Its long overdue, but finally those of us that don’t like the idea of jailbreaking our devices (or don’t want “faff”), can finally connect to OpenVPN end points from our iOS devices :)

This is such good news, that I felt it should be shared :)

Track and graph your Inbox

We spend a lot of time looking at what makes us different from each other, rather than recognizing our similarities.  One commonality we share is “intention mismatches”, where we know and want to “be better at” doing a regular/repetitive task, but yet rarely do, in a focused and sustained manner.

For me, like most of my network, my biggest pain is caused by “daily email management”.  Checking for email, reading emails, taking action on emails, and deferring those that need “to be thought about”.  Lots has already been written about email management tactics (Inbox Zero, 43folders, etc), I’m not rehashing any of that with this post, merely setting some context as to how this came about.

Another commonality is how we are typically triggered to take action, and how we measure ourselves.  Measurements need to be taken regularly and automatically.  Across my various business interests, when we log, graph and display the number of open tickets overtime, the support team are automatically motivated in a very different way to resolve tickets as quickly as possible.  This gives us empirical metrics of how we are doing over time, are we improving, etc.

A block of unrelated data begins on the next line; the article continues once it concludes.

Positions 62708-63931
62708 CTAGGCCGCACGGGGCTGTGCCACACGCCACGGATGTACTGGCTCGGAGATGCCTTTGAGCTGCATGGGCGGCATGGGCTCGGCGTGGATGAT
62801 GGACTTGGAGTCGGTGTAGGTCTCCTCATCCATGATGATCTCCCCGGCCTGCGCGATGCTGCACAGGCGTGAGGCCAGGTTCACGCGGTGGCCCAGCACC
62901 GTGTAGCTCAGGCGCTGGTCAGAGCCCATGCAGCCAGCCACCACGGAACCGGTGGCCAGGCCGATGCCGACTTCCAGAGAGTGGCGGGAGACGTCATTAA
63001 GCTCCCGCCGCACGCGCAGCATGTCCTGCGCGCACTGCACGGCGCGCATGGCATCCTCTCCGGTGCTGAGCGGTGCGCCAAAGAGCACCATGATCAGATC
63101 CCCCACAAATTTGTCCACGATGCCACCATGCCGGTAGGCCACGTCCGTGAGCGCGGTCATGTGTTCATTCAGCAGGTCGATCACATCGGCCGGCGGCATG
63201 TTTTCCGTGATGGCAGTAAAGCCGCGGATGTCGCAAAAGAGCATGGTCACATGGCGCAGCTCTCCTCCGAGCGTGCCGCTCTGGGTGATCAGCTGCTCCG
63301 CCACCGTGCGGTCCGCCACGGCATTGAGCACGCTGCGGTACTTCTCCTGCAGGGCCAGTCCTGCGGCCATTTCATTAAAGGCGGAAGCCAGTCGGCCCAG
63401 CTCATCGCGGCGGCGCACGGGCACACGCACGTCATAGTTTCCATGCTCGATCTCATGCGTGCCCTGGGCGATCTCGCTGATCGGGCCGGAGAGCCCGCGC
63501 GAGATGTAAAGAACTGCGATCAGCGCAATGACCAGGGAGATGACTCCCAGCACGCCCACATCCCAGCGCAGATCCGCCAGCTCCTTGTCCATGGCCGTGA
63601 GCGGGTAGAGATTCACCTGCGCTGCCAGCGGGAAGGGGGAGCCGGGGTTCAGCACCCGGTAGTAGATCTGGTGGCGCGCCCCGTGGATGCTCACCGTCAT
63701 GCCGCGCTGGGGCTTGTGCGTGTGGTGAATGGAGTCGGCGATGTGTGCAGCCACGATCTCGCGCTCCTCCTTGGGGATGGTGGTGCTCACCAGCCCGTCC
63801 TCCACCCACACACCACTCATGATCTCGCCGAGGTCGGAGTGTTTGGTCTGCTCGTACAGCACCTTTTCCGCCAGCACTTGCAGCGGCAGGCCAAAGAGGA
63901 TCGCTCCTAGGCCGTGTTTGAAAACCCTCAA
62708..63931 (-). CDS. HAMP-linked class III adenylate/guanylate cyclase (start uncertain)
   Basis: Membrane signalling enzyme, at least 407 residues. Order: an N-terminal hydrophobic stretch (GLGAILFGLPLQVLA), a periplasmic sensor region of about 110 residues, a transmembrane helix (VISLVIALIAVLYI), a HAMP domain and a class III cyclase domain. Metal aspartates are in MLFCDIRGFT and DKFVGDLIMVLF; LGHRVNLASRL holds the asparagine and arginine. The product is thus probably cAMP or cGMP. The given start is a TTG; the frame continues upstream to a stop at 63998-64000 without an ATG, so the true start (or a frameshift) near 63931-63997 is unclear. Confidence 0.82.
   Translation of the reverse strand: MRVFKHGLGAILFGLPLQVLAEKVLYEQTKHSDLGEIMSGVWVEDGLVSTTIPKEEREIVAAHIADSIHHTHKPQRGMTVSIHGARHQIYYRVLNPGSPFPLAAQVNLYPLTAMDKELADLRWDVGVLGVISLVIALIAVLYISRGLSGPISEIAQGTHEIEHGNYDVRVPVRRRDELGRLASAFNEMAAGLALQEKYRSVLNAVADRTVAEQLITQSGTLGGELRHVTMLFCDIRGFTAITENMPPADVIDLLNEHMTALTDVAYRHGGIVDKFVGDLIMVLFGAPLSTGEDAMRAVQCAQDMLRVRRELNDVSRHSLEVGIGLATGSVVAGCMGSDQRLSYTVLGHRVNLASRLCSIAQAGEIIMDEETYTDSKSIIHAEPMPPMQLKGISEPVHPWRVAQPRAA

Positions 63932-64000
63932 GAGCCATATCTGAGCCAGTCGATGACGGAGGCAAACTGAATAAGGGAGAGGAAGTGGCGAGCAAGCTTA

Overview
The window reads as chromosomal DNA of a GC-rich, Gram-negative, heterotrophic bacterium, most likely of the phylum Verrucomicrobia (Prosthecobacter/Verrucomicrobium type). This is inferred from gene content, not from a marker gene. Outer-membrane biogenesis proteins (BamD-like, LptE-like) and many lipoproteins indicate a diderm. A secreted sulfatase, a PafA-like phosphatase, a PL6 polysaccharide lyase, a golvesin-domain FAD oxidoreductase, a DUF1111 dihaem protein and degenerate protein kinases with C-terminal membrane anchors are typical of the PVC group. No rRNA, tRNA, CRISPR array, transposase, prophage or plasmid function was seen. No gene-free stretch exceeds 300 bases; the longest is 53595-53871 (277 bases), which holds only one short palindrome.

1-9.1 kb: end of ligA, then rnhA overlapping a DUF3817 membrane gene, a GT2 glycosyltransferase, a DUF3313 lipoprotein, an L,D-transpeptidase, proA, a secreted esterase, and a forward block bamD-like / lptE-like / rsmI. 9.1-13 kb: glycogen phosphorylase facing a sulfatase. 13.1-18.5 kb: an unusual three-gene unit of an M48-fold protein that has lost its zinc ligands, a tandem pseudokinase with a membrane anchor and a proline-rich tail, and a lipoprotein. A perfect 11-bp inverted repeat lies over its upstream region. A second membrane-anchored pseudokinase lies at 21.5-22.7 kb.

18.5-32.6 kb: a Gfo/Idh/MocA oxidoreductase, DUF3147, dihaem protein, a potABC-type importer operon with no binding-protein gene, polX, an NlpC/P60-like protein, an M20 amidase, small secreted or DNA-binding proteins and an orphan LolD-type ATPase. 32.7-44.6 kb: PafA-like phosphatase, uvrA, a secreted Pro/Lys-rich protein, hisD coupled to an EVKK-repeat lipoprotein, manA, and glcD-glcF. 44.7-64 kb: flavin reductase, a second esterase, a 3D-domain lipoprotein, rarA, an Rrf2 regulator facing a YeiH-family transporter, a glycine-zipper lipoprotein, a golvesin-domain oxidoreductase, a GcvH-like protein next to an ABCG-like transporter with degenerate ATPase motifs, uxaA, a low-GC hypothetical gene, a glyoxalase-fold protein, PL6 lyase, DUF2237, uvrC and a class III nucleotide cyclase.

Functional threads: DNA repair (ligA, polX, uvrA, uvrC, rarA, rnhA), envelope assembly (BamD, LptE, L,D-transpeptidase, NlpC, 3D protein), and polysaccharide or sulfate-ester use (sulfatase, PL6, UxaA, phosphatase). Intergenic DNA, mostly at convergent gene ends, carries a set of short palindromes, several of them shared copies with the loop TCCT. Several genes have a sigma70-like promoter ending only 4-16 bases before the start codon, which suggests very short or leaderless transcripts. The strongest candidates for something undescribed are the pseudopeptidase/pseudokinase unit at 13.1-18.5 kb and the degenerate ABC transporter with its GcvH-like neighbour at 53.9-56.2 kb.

Graphing Inbox

For a while now, I’ve been looking for an automated way to log and graph the number of items in my Inbox.  There are lots of web services out there that have this ability as part of a more complex set of features.  I didn’t want all the other fluff, just the pure metric of “Items in mailbox over time”, and I definitely did not want to be giving access to my mailbox to any sort of cloud/hosted/web service – I needed a self hosted solution.

So, I’ve built my own, and I’ve published the code on github, so you can run your own version.